The Dynamics of on-farm Management of Sorghum in Ethiopia: Implication for the Conservation and Improvement of Plant Genetic Resources
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- Seboka, B. & van Hintum, T. Genet Resour Crop Evol (2006) 53: 1385. doi:10.1007/s10722-005-5676-9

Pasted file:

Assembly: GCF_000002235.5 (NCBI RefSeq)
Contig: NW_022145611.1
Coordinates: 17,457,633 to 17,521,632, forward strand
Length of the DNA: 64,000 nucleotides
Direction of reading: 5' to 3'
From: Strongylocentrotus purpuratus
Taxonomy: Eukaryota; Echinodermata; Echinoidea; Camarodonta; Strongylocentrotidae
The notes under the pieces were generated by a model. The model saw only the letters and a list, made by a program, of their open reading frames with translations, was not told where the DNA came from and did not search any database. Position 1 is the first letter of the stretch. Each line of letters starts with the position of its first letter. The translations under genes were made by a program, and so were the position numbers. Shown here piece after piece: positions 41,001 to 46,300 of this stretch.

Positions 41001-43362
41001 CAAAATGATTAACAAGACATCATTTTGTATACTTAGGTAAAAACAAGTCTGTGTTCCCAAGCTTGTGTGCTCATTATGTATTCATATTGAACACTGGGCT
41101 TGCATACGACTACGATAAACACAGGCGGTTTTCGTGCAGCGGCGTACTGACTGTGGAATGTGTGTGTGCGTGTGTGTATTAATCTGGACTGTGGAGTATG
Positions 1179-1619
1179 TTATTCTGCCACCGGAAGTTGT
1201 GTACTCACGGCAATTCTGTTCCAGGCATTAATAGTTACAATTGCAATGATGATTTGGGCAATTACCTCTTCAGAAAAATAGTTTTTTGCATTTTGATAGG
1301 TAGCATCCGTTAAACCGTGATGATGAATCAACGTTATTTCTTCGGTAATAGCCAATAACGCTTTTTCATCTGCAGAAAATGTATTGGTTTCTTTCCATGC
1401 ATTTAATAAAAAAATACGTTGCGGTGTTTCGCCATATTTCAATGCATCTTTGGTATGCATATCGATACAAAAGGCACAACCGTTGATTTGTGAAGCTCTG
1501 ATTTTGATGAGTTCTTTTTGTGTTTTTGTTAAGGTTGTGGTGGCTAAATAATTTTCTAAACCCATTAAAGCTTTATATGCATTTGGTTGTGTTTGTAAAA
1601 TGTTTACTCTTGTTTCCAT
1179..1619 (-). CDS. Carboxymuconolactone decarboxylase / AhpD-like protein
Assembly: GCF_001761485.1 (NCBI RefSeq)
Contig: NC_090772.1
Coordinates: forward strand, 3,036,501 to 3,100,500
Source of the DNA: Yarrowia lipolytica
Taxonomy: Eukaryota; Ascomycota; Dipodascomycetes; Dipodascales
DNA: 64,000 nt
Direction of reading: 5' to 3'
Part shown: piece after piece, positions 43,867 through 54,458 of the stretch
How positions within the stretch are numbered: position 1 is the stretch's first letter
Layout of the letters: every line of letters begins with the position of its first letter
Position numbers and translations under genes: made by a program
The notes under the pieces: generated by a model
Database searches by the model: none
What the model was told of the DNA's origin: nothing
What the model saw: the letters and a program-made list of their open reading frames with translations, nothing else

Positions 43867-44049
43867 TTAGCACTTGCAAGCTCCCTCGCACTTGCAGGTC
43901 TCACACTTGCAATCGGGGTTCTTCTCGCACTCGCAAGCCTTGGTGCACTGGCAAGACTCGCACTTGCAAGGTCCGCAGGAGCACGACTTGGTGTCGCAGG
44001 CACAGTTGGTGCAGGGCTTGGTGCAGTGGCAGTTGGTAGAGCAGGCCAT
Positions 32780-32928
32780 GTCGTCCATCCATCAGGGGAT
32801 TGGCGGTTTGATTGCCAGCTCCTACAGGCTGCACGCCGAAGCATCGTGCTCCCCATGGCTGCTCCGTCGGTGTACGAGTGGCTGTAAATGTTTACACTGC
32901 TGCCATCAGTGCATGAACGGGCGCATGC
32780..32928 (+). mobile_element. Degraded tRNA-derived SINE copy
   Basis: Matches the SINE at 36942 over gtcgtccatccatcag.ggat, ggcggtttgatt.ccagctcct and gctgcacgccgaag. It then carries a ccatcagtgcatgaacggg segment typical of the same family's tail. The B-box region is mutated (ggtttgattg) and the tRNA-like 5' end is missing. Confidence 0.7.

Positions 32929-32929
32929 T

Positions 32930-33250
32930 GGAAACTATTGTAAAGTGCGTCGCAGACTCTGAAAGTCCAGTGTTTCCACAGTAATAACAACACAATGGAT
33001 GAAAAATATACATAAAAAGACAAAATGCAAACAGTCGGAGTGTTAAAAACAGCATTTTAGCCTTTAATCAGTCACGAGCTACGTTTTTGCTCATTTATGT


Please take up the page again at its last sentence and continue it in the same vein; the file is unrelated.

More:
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On-farm conservation of plant genetic resources for food and agriculture has received strong support worldwide in recent years. It has been justified on appealing assumptions: it complements ex situ conservation, allows co-evolutionary interaction of host–pathogens and crop–weed complexes, and involves local knowledge systems. This article illustrates how on-farm conservation being set for its sake is extremely difficult under farmers’ dynamic management of plant genetic resources based on sorghum. The dynamics of their management could be explained by continued introduction, displacement, loss and maintenance of aboriginal landraces that have distinct functional attributes, patch-occupancy and relative abundance profiles. Such management and hence the dynamic landrace demography has largely been triggered by co-evolving biophysical stresses, spatial and seasonal variations. The best viable alternative to support farmers’ management of genetic resources is to link conservation to crop improvement both to enhance on-farm genetic diversity and make the biophysical environment a comfortable home for the plant genotypes.